Tattered Jeans

Looking for Buster: Memories of beloved dog stay alive - even in the face of a coyote reminder

Looking for Buster: Memories of loved dog remain with coyote reminder

Katie Oxford and Buster
All dogs have a soul but Buster’s was big. The kind you feel immediately. He’d look you in the eyeballs and stay there.    Photo by Sandy Lankford
Katie Oxford's dog Buster
It’s funny how the faces of loved ones long dead fade with time, but Buster’s face I could draw right now. Photo by Sandy Lankford
Search for coyote in New York
Gotham Coyote Project is an organization that tracks coyotes in New York City. Courtesy photo
2 coyotes near Bayou Bend October 2014
I asked a city worker nearby if he’d seen him and the man answered in Spanish, “Coyote?”  (Note, this is a real coyote seen in another part of Houston.) Courtesy photo
Katie Oxford and Buster
Katie Oxford's dog Buster
Search for coyote in New York
2 coyotes near Bayou Bend October 2014

It’s funny how the faces of loved ones long dead fade with time, but Buster’s face I could draw right now.

Sometimes, I see a resemblance of him from a distance. Someone, walking a blonde colored dog with a tail arching up. I pull over then and ask the same questions I always ask. What kind of dog is that? Where you’d get him? What’s his name?  

Sometimes, I see Buster in a dog’s face. In the eyes. The way they slant and come to a curl in the corner like a comma.

 All dogs have a soul but Buster’s was big. The kind you feel immediately. He’d look you in the eyeballs and stay there.  
But, I haven’t seen one yet with lines running across the lower eyelids like Busters. So dark and thick I thought of the ones my sister used to draw with liquid eyeliner.   
 
All dogs have a soul but Buster’s was big. The kind you feel immediately. He’d look you in the eyeballs and stay there.   
 
Friends think it’s odd that after 10 years, I haven’t gotten another dog. Sometimes, I think it’s time but I never do anything about it. I use two cats as an excuse, but down deep, I know that’s not the real reason. Strange as it sounds, it feels like somehow, Buster’s still around.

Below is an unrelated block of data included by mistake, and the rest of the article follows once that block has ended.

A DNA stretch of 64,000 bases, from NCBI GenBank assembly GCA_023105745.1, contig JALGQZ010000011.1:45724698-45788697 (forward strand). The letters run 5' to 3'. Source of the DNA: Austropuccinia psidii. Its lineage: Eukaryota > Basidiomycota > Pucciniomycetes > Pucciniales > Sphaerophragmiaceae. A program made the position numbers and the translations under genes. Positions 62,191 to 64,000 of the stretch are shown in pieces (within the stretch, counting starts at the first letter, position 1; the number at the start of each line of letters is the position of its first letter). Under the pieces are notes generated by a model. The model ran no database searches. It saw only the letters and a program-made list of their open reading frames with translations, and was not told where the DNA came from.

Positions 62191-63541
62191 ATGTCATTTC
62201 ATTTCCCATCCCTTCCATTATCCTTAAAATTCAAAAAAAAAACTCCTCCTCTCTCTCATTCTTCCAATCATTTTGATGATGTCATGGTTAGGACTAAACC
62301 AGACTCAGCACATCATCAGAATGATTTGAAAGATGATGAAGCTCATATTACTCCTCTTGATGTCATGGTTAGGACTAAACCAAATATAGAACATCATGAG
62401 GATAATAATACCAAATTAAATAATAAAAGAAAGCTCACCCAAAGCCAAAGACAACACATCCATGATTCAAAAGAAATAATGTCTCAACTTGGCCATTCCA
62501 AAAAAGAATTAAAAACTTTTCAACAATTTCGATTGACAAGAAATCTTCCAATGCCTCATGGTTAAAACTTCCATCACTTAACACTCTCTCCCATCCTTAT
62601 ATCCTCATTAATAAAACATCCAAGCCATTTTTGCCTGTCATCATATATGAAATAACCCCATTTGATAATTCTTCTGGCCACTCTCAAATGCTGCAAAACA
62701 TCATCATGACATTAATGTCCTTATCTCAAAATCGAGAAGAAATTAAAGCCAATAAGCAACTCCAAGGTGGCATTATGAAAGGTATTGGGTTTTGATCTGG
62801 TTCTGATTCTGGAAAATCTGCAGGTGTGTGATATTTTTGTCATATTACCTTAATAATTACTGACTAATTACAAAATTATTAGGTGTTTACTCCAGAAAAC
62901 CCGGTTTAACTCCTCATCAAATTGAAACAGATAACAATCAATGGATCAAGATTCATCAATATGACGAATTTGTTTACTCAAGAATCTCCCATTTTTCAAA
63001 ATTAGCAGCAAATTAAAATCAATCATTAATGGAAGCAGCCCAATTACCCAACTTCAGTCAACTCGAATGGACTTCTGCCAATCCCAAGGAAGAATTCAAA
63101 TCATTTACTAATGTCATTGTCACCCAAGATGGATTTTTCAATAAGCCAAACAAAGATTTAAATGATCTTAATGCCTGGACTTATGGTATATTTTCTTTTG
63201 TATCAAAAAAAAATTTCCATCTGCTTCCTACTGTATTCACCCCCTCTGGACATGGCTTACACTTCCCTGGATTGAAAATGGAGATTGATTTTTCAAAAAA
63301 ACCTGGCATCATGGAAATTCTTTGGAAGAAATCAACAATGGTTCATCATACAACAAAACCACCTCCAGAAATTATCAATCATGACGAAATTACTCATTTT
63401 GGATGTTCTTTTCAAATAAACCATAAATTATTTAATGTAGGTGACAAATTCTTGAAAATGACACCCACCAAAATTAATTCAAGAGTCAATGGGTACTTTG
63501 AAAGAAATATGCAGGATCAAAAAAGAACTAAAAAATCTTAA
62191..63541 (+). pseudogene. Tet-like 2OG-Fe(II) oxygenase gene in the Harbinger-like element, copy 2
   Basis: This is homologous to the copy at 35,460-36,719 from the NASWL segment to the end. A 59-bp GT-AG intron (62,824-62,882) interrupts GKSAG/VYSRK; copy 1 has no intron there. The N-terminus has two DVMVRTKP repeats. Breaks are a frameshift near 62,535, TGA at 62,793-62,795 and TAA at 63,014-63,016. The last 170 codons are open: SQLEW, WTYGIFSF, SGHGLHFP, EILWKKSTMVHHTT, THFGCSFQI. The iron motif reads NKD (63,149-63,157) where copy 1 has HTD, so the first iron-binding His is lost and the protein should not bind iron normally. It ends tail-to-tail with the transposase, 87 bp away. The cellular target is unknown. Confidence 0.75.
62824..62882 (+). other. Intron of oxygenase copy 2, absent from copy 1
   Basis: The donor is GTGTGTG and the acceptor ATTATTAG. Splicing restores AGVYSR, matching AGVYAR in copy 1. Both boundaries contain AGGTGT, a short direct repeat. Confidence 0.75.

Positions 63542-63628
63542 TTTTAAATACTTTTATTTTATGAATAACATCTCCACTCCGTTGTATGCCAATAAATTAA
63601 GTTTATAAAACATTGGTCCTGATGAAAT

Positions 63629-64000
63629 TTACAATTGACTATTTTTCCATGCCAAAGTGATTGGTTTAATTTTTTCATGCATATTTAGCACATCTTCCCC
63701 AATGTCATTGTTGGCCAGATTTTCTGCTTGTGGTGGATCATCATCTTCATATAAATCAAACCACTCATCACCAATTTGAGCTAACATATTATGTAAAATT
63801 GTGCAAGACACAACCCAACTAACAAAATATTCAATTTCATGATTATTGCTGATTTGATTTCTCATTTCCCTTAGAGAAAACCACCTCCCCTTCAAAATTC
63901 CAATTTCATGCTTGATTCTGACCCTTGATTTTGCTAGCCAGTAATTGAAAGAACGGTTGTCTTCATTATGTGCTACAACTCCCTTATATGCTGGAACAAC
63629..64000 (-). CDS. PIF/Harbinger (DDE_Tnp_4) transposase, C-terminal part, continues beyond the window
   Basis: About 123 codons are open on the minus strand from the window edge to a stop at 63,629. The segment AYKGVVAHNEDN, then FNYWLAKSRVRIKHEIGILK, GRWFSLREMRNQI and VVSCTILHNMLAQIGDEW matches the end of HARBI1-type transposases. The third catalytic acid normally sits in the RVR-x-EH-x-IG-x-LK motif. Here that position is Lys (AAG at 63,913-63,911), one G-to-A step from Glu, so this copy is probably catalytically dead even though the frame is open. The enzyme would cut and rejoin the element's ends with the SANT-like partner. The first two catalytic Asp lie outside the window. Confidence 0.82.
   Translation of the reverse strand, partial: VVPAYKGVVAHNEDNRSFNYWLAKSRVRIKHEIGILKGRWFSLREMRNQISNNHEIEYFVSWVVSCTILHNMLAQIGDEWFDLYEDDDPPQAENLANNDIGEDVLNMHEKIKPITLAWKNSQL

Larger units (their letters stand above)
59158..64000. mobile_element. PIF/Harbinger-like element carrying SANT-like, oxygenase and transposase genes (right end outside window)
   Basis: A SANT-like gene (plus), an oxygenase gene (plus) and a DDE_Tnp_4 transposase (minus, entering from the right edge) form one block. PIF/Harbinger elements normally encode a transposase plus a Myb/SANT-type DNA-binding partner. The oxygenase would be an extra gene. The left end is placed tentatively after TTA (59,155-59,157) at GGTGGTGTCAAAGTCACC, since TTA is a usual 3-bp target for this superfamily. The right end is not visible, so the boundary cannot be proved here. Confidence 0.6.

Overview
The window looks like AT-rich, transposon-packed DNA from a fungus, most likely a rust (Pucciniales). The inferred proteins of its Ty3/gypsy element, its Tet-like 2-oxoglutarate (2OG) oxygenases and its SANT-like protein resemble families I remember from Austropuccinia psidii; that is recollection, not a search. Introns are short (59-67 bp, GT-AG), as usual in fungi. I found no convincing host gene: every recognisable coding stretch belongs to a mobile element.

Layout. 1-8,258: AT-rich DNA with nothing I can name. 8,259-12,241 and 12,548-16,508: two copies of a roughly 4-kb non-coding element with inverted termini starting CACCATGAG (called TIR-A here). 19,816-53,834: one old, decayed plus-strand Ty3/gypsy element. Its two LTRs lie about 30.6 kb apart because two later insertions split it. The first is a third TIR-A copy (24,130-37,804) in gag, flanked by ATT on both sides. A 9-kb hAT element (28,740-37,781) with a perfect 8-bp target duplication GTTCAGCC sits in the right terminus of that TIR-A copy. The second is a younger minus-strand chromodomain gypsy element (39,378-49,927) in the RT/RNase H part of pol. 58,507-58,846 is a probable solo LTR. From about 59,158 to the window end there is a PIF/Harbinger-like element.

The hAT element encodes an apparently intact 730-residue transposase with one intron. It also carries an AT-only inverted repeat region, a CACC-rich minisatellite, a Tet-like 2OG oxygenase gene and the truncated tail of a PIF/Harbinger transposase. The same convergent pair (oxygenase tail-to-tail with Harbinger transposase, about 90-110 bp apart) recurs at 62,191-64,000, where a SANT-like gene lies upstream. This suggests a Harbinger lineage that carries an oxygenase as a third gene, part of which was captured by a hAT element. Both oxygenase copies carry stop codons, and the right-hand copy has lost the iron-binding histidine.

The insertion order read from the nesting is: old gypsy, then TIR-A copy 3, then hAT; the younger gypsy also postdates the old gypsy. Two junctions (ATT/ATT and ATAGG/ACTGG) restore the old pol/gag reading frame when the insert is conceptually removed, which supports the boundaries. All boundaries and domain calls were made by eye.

A few days before Christmas, I saw a stray that looked every bit like Buster. Except this one was the color of coffee milk with tiny specks of white scattered across his body like the way you throw chicken feed.  
 
For days, I returned to the parking lot with food and water but he wouldn’t touch the stuff. The first day, he sat down on all fours 20 yards away and just stared at me. But that was the closest we ever got. After that, he’d see my car coming and take off. Fast. A few days later, I didn’t see him at all.
 
I asked a city worker nearby if he’d seen him and the man answered in Spanish, “Coyote?”  
 
Remembering what the dog looked like and the way it moved, I could see why he said coyote. It could sure have coyote in him, I thought, but it didn’t look like one for real. Still, the word in Spanish sounded like the right name for him. 
 
“Yes!” I said. “Eggs-zactly.”  
 
He nodded, pointing to a car wash across the street. I bee-lined there and asked around but no one had seen him. Later, I called the Bureau of Animal Control and searched their website but still, no Coyote.
 
Maybe he wasn’t meant to be a pet, I thought. Not mine anyway. But, sometimes when I’m driving Bissonnet, I still look for Coyote. Sorta in the same way I look for Buster.   
 
Authors note: Gotham Coyote Project is an organization that tracks coyotes in New York City. With hundreds of coyotes believed to be living in Harris County, maybe Houston should start up something similar.  

 

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